Generally, if you’ve maintained components to running hours, you’d expect them to be able to spring back into use with no issue.
But that’s not always a sensible expectation.
A while back, we overhauled a couple of Twindisc gearboxes as part of a project on a beautiful 20ft yacht, built back in 1967.
The engines had been out of use for some time, but the gearboxes had been maintained to running hours, so the owners were only expecting the gearboxes to need a quick check over before they were reused.
It turned out not to be as simple as that.
During our inspection, we found two issues that had absolutely nothing to do with wear or use, but everything to do with the environment the yacht has been left in.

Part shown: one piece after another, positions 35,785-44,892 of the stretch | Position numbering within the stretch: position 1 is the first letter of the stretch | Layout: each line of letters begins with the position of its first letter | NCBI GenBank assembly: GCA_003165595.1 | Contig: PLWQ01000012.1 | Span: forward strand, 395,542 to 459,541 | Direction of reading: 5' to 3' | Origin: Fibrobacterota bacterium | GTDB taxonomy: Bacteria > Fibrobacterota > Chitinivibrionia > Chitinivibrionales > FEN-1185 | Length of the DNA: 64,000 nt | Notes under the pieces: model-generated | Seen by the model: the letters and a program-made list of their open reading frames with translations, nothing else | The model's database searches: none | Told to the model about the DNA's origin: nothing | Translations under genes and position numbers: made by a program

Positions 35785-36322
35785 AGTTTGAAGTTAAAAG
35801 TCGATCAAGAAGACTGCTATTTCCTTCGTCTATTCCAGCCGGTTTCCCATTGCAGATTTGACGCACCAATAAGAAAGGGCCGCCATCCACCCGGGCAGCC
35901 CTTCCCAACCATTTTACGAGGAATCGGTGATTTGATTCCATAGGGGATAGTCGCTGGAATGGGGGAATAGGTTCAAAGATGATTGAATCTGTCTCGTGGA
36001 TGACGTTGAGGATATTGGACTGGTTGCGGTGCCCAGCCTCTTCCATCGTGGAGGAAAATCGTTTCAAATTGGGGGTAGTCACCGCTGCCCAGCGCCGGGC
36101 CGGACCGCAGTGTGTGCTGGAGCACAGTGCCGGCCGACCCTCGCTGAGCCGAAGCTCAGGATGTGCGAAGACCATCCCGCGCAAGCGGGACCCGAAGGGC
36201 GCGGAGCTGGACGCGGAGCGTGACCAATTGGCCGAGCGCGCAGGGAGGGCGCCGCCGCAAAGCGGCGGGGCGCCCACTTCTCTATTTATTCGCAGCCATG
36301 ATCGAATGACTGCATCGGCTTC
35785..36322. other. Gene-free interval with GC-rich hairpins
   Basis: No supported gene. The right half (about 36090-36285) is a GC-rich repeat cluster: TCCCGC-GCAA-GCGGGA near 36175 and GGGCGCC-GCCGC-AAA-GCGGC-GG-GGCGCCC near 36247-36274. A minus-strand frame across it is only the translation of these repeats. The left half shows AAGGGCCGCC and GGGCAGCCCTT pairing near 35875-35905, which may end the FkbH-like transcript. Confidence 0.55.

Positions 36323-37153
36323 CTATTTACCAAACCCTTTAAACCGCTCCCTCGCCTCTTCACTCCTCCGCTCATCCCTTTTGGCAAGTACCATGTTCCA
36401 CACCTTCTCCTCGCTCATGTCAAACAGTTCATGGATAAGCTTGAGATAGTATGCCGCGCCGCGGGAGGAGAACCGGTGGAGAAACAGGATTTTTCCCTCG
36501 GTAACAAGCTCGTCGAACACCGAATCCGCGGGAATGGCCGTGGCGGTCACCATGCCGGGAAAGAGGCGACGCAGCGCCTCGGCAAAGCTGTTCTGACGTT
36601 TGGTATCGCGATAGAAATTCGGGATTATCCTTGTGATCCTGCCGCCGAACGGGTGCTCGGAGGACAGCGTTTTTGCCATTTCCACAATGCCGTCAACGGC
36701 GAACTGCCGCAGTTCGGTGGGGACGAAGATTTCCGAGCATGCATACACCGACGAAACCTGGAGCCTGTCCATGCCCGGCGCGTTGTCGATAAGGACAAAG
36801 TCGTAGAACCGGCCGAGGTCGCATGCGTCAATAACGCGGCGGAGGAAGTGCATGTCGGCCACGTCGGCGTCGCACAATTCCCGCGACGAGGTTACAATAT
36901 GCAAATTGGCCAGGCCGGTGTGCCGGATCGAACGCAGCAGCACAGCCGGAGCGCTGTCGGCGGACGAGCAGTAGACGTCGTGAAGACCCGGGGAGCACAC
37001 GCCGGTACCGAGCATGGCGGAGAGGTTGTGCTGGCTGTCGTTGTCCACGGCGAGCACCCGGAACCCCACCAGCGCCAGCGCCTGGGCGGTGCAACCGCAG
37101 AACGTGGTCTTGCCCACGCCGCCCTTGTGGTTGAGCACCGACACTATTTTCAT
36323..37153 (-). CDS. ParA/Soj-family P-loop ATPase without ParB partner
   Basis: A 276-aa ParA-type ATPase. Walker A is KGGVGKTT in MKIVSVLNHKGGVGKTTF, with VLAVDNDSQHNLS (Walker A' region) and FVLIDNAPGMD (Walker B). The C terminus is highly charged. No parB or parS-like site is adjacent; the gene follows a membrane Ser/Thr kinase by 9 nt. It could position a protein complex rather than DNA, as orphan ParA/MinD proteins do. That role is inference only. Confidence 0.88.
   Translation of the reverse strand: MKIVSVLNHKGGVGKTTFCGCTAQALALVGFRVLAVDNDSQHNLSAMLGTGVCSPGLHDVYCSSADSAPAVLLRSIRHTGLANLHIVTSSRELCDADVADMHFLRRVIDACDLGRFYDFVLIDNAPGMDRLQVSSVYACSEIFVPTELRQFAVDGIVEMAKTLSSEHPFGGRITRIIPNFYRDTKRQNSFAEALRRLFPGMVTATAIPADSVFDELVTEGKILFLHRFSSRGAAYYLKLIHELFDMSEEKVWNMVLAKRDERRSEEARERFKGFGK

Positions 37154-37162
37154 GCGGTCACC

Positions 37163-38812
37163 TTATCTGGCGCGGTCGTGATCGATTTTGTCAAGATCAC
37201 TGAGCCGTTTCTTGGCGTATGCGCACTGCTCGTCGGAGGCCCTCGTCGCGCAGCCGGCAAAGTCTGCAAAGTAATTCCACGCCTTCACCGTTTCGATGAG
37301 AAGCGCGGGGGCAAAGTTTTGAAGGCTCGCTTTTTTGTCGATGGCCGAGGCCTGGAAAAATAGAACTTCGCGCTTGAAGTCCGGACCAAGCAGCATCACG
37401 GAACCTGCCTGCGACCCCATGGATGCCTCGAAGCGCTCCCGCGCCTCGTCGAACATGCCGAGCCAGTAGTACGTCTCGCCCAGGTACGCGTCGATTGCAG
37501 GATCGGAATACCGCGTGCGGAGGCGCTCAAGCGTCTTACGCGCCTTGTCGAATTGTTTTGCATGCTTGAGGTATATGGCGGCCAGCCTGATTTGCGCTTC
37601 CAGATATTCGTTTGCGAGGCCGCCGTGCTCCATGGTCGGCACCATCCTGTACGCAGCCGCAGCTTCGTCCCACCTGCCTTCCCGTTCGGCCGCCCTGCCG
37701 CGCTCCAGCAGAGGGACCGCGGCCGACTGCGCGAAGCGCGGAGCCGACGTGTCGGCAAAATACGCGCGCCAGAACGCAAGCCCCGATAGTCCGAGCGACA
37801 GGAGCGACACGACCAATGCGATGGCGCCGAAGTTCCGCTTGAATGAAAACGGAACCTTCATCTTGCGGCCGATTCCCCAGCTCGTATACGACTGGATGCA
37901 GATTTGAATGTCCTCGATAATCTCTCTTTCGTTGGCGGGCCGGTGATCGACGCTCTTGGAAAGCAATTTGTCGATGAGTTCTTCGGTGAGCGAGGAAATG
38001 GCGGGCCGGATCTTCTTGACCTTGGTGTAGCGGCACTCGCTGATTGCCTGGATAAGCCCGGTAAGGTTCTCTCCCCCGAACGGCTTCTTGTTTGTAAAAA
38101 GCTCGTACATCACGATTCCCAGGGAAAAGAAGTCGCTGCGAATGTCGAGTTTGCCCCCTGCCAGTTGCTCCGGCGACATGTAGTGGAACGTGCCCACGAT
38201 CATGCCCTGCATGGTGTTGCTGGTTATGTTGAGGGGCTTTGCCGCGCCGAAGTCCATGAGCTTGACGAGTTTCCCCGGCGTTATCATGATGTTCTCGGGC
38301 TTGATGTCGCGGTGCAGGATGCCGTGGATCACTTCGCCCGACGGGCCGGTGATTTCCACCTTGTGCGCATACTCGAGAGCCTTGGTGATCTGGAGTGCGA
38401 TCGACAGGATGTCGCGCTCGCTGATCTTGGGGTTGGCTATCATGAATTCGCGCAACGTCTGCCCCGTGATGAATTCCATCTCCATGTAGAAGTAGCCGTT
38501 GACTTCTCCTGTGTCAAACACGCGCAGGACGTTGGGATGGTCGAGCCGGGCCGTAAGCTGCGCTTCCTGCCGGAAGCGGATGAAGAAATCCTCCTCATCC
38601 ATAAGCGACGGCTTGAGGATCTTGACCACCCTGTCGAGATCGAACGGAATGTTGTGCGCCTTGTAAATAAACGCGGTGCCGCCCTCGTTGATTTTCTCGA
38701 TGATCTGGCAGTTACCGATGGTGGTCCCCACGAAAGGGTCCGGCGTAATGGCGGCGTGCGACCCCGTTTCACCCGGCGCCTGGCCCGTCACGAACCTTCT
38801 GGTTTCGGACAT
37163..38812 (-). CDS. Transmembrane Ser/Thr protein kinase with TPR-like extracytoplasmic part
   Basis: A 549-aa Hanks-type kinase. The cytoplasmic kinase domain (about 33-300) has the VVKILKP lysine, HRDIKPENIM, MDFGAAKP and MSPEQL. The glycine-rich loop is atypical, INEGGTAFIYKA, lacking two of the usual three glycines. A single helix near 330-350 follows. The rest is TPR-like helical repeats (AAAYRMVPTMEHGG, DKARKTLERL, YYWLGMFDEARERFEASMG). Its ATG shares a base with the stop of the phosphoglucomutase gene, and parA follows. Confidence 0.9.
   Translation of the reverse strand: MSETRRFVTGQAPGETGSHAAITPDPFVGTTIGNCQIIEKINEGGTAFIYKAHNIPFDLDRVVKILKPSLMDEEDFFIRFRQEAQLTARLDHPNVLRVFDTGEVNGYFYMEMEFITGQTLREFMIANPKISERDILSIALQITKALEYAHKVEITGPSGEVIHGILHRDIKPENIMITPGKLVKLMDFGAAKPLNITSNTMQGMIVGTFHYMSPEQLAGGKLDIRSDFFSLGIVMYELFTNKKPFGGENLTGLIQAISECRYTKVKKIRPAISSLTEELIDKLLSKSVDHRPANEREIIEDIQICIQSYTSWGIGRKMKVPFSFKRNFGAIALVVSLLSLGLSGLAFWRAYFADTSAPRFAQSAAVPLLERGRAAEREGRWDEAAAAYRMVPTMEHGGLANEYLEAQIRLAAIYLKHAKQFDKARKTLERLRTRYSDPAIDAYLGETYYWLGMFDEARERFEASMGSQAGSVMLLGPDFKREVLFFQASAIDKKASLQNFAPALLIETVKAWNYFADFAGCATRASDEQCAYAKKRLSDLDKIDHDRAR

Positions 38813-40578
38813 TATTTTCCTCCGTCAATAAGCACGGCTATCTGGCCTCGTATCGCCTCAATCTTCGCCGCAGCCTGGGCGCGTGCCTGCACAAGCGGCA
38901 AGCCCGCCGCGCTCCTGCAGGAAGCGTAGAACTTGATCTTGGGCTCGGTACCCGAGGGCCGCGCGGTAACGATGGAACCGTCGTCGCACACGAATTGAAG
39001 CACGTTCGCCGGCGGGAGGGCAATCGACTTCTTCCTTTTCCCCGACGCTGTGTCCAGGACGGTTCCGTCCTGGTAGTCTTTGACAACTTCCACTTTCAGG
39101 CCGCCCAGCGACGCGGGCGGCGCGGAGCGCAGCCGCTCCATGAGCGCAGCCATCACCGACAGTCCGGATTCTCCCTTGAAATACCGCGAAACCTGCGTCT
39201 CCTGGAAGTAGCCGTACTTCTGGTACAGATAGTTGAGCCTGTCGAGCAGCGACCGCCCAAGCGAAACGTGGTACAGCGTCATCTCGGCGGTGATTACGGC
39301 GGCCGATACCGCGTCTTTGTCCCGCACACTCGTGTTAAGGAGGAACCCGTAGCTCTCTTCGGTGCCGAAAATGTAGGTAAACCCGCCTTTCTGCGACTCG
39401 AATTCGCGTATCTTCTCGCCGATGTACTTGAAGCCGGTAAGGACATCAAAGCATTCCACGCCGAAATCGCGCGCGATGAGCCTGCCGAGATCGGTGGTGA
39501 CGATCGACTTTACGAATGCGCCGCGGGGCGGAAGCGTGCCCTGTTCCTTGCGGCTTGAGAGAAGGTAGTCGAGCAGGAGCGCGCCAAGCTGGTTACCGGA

One of the biggest issues was these warning signs of weak spots on the coupling:
What’s clear from this picture is that it was a matter of ‘when’ not ‘if’ these teeth would snap if they were left alone.
It’s difficult to predict exactly when that would have happened, and equally difficult to predict where the yacht owner would have been at the time, with every chance that they would have been out at sea and unable to drive any power to the propellers.
Here’s my point:
Just because an engine, gearbox, or other mechanical equipment has not been running, it doesn’t mean it hasn’t degraded, and regular checks are absolutely VITAL if you don’t want to end up a creek without a paddle (or a propeller).
Make sure your critical equipment is thoroughly inspected before being reused, so you are not left exposed.
With our experienced diesel engineers and support from the propulsion specialists at Bartech Propulsion, we are even better equipped to help with every aspect of your vessel’s power and propulsion equipment.
If you have any concerns or upcoming maintenance, let us know and we’ll be happy to help.